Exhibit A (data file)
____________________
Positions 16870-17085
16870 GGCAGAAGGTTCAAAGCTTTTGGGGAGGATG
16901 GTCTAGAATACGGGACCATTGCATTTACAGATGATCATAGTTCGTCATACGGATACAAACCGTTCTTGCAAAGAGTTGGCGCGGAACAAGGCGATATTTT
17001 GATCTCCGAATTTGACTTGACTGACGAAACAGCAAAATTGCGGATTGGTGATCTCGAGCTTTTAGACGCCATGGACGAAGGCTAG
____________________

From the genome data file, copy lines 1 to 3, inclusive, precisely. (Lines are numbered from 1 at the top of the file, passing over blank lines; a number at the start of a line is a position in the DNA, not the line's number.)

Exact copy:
Positions 16870-17085
16870 GGCAGAAGGTTCAAAGCTTTTGGGGAGGATG
16901 GTCTAGAATACGGGACCATTGCATTTACAGATGATCATAGTTCGTCATACGGATACAAACCGTTCTTGCAAAGAGTTGGCGCGGAACAAGGCGATATTTT